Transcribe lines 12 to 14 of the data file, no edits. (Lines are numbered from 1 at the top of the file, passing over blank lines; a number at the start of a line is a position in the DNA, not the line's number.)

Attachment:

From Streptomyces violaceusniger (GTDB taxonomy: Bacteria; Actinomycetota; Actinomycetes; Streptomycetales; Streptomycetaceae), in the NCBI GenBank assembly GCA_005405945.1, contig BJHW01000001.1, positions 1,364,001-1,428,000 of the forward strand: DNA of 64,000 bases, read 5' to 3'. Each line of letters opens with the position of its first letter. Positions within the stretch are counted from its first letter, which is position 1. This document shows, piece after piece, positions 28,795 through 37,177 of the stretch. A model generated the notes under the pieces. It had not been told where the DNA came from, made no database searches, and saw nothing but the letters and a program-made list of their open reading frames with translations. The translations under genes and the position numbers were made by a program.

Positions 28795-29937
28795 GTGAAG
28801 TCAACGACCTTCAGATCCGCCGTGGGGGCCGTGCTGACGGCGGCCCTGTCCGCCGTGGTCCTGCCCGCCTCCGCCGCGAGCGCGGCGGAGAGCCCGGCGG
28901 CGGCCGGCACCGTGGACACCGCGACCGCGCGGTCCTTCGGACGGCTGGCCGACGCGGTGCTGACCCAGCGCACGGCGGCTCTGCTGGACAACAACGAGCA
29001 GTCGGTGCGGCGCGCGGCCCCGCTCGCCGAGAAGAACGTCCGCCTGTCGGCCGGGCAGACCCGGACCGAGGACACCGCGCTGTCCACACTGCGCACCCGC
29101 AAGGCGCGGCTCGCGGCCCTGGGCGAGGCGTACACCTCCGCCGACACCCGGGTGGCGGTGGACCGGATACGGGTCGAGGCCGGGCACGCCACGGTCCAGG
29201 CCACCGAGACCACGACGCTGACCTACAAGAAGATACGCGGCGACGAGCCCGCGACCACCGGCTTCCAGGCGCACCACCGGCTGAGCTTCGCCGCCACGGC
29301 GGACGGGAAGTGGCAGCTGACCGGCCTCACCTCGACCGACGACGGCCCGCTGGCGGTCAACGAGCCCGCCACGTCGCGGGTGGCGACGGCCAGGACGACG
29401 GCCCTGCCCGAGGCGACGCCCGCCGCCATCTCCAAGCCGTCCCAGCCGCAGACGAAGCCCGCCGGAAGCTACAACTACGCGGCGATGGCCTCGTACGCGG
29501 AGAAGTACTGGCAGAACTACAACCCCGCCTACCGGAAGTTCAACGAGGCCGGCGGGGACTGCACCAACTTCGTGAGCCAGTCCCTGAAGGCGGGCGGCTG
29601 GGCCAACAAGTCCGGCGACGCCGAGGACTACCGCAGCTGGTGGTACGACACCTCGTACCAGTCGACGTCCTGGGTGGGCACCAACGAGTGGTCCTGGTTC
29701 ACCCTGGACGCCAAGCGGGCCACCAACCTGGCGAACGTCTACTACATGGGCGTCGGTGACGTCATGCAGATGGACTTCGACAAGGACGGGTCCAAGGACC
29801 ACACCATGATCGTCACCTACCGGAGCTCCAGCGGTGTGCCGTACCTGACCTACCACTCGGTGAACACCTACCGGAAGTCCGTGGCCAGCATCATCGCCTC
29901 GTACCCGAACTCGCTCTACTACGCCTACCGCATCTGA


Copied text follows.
29601 GGCCAACAAGTCCGGCGACGCCGAGGACTACCGCAGCTGGTGGTACGACACCTCGTACCAGTCGACGTCCTGGGTGGGCACCAACGAGTGGTCCTGGTTC
29701 ACCCTGGACGCCAAGCGGGCCACCAACCTGGCGAACGTCTACTACATGGGCGTCGGTGACGTCATGCAGATGGACTTCGACAAGGACGGGTCCAAGGACC
29801 ACACCATGATCGTCACCTACCGGAGCTCCAGCGGTGTGCCGTACCTGACCTACCACTCGGTGAACACCTACCGGAAGTCCGTGGCCAGCATCATCGCCTC